If you're gluten intolerant or cooking for someone who is, it's still possible to make a delicious pizza crust and achieve the right texture! By simply adding in a few crucial ingredients, you can create a gluten free pizza dough that acts much like traditional doughs. 

This tasty gluten free pizza dough recipe uses millet flour, brown rice flour, baking powder, dry yeast and xanthan gum to reproduce the texture and flavor of a traditional wheat flour pizza crust. Not only is it gluten free, but it's also incredibly easy to make a vegan version as well!

The Toppings

Most Common Pizza-Making Problems (and How to Avoid Them) | Bob's Red Mill Blog

Choose Your Toppings Wisely

One of our least favorite common pizza dough problems is soggy pizza. Now that you've mastered the art of making the perfect pizza crust, be cautious with your toppings. There's (nearly) nothing worse than creating a fantastic flavorful crust, only to have the result be a soggy pizza. When choosing your pizza toppings and sauce, pay close attention to the moisture content of each. Too many wet toppings like marinated vegetables and olives can weigh down your pizza and seep into the crust, causing it to become mushy. When choosing your pizza toppings, use a "less is more" approach and select toppings that complement each other; if your adding wet toppings like fresh tomatoes, be sure to balance it out with a dryer sauce or fresh herbs.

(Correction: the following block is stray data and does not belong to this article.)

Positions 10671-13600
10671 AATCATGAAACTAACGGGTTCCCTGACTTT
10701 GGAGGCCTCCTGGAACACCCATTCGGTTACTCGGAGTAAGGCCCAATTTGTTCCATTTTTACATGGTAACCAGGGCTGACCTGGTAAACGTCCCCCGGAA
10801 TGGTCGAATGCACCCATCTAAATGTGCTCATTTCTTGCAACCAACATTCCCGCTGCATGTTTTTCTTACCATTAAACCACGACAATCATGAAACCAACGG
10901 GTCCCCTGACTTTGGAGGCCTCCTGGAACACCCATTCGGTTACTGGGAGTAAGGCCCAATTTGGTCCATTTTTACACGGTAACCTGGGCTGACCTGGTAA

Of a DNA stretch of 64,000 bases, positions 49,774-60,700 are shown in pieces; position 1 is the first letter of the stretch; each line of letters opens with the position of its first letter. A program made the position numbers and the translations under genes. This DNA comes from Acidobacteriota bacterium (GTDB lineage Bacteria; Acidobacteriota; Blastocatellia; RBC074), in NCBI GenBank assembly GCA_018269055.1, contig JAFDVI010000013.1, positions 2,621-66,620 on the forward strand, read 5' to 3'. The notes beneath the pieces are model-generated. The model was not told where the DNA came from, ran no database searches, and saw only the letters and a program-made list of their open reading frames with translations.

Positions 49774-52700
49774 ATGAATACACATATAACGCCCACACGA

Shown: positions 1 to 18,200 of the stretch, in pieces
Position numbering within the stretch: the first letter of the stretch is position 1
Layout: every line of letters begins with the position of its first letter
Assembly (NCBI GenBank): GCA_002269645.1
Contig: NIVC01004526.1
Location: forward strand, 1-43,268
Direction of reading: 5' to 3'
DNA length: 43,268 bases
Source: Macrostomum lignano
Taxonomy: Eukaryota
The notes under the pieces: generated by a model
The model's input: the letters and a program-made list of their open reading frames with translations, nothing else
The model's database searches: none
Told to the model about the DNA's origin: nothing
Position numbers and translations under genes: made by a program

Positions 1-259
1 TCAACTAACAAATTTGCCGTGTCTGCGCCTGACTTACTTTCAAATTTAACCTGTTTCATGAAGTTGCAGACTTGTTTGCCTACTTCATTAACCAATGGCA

Too much sauce and cheese can also create a mushy pizza. It's better to use a few toppings that will complement each other, rather than overload your pizza with a lot of different flavors. If just a few toppings don't do, then try pre-cooking your toppings to get rid of some moisture. 

Skip the Store-Bought Sauce

When it comes to sauce, make sure you're choosing the right one for your pizza. While tomato sauce is a popular choice, feel free to get creative with your sauce choices! Pesto sauce, olive oil and even hummus can be used to make a tasty pizza with a truly unique flavor.  

Whatever sauce you choose, make sure it's excellent quality, and if you can, skip the pre-made stuff and make your own. Using fresh ingredients and leaving the processed chemicals out will help to create a healthier homemade pizza.